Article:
Dreamland

Phil Patton. Travels in Dreamland: the Secret History of Area 51. Orion Media, 1997.
 
David Darlington. The Dreamland Chronicles: the Legends of Area 51, America's Most Secret Base. Little Brown and Co, 1998.
 
Area 51, the vast secret base in the heart of the Nevada desert has become a central icon in contemporary American folklore By creating this place of secrecy, the government has created a blank on the map which can be filled with the spaces and artefacts of the imagination; dark and sinister projects by the nameless them. These two books address this folklore.

Patton offers us the historical approach; or rather a journey along the interface between history and folklore, juxtaposing the history of the real military projects conducted within Area 51, with that area of the imagination, where alien craft fly and sinister secrets lie underground. It is in part a history of America's encounter with the big bad bomb, and the militarisation of life. It is also a study of the people who study mysteries, the buffs who chase secret technology and the buffs who chase flying saucers, and the interactions between them.

Patton places the legend of Area 51 in the context of the changing fashions of UFO beliefs, the cold war ufology of Donald Keyhoe, the pseudoscience of the sixties, and the abduction beliefs in the age of the victim culture, the legend coming from the conspiracism post-Watergate. Indeed it was in the year of Watergate that the 1897 Aurora crash story was resurrected, beginning the mainstream rehabilitation of crashed saucer stories. Patton also traces the merger of the UFO conspiracies with the militia and other radical-right conspiracy theories, the myth of the new world order, and the ubiquitous black helicopters, which Patton calls the UFOs of the militias.

There are many insightful vignettes on the Grays, for example: "its overtones were of a huge foetus or hungry child, with Keene kid big eyes and head larger than body. There were even echoes in the image of Munch's The Scream - the cliché face of modern angst itself". Or on a MUFON convention: "in the same rooms and with the same tone of seriousness and internal self satisfaction as a regional gathering of insurance salesmen or social workers. I noticed that no-one smiled."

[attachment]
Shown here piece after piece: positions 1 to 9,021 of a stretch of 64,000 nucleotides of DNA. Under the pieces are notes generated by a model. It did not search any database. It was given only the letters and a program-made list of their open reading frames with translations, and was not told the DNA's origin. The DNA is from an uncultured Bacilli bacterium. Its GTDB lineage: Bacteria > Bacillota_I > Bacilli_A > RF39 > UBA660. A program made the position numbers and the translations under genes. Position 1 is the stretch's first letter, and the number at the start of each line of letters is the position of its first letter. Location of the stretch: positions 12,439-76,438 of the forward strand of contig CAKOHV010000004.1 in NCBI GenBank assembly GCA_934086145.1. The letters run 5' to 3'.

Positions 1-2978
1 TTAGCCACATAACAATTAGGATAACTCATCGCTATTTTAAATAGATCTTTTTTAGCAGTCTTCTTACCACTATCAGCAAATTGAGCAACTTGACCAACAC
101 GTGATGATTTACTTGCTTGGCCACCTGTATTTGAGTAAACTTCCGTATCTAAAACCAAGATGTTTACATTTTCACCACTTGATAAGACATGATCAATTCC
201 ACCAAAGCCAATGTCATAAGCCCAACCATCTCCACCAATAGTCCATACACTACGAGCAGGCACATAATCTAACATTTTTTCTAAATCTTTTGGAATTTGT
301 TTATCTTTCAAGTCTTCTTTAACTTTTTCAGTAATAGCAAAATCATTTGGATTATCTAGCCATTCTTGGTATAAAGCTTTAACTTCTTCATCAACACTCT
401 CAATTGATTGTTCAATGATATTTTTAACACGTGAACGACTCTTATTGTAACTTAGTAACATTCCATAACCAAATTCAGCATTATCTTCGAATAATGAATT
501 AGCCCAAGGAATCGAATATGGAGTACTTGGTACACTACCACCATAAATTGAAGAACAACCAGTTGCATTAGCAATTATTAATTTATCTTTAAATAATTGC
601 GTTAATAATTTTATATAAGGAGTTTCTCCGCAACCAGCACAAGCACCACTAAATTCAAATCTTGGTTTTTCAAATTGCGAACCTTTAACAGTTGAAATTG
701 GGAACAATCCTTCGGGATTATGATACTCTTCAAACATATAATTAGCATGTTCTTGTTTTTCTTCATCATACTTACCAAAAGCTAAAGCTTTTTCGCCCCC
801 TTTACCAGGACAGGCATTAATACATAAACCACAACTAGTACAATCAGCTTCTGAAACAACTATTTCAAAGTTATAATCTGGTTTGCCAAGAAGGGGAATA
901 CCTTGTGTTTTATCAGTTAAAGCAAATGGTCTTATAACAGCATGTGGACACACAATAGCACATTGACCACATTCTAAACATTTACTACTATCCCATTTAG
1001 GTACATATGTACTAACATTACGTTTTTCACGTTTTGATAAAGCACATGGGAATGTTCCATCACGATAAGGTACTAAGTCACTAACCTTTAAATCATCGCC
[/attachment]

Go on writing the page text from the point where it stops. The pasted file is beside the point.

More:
Darlington's account is more biographical, detailing his own journeys to the Area, and his meetings with the many curious characters that one can meet there, and placing them in the context of the modern legend. He tells the story of Bob Lazar; both the story that Lazar presents, and the one of the unknown Lazar, as ferreted out by researcher Tom Mahoot - the Lazar who runs up unpaid debts and whose first wife died of carbon monoxide poisoning from motor vehicle exhaust in the garage of the couple's Las Vegas home two days after he married his second wife, without obtaining a divorce. A verdict of suicide being reached without autopsy. Lazar's descriptions of the amazing flying saucer propulsion system, make it clear, that far from being a nuclear physicist, he lacked even a good high school understanding of physics.

Lazar has now been joined by another whistle blower, Bill Uhouse who claims to have worked alongside an alien while back-engineering crashed saucer technology at the base. Uhouse has taken to using the pseudonym Jarod, also the name of the alleged alien, who when he speaks, speaks to you in your own voice. Uhouse tells of how the cabal running the base will soon put an end to democracy, something that Uhouse is all in favour of. Here is the tale of Glen Campbell, formerly the secret technology buff, and anti-military activist, sceptical of the flying saucer tales, who appeared to be converted by Uhouse's tales, and here is the saga of Campbell's dispute with the owners of the Little A-Le-Inn and of the many other squabbles of this small fraternity. Darlington takes a neutral line on the various issues, his is not the task of proving one thing or another, it is that of telling a story.

Meanwhile the American government has got itself caught in a bind. I suspect that originally the wild tales of Lazar and his kin were not unwelcome, they helped to divert attention away from the real scandals of the base: the poor working conditions, the health and safety hazards facing the workers, the waste of huge sums of taxpayers money or projects which never got anywhere, or which ended up in people's pockets, and the general issue of the expropriation of huge areas of the people's land for the benefit of the military-industrial complex. It didn't do too much harm either if potential enemies occasionally wondered if it might be true after all.
 
The result has been however that Area 51 has become the least secret secret base in the world; it's a tourist attraction. It can't be long before MacDonald's makes a take over bid for the A-Le-Inn, or someone sets up hamburger stalls on the ridge overlooking the base. Of course, being as brain-dead as most military, the base authorities don't respond by having occasional open days, complete with bands, parades and drum majorettes, they respond with the typical hostile growl, and act more and more like the army of occupation their enemies think they are.

I recommend both of these books to Magonians. -- Reviewed by Peter Rogerson
 

No comments: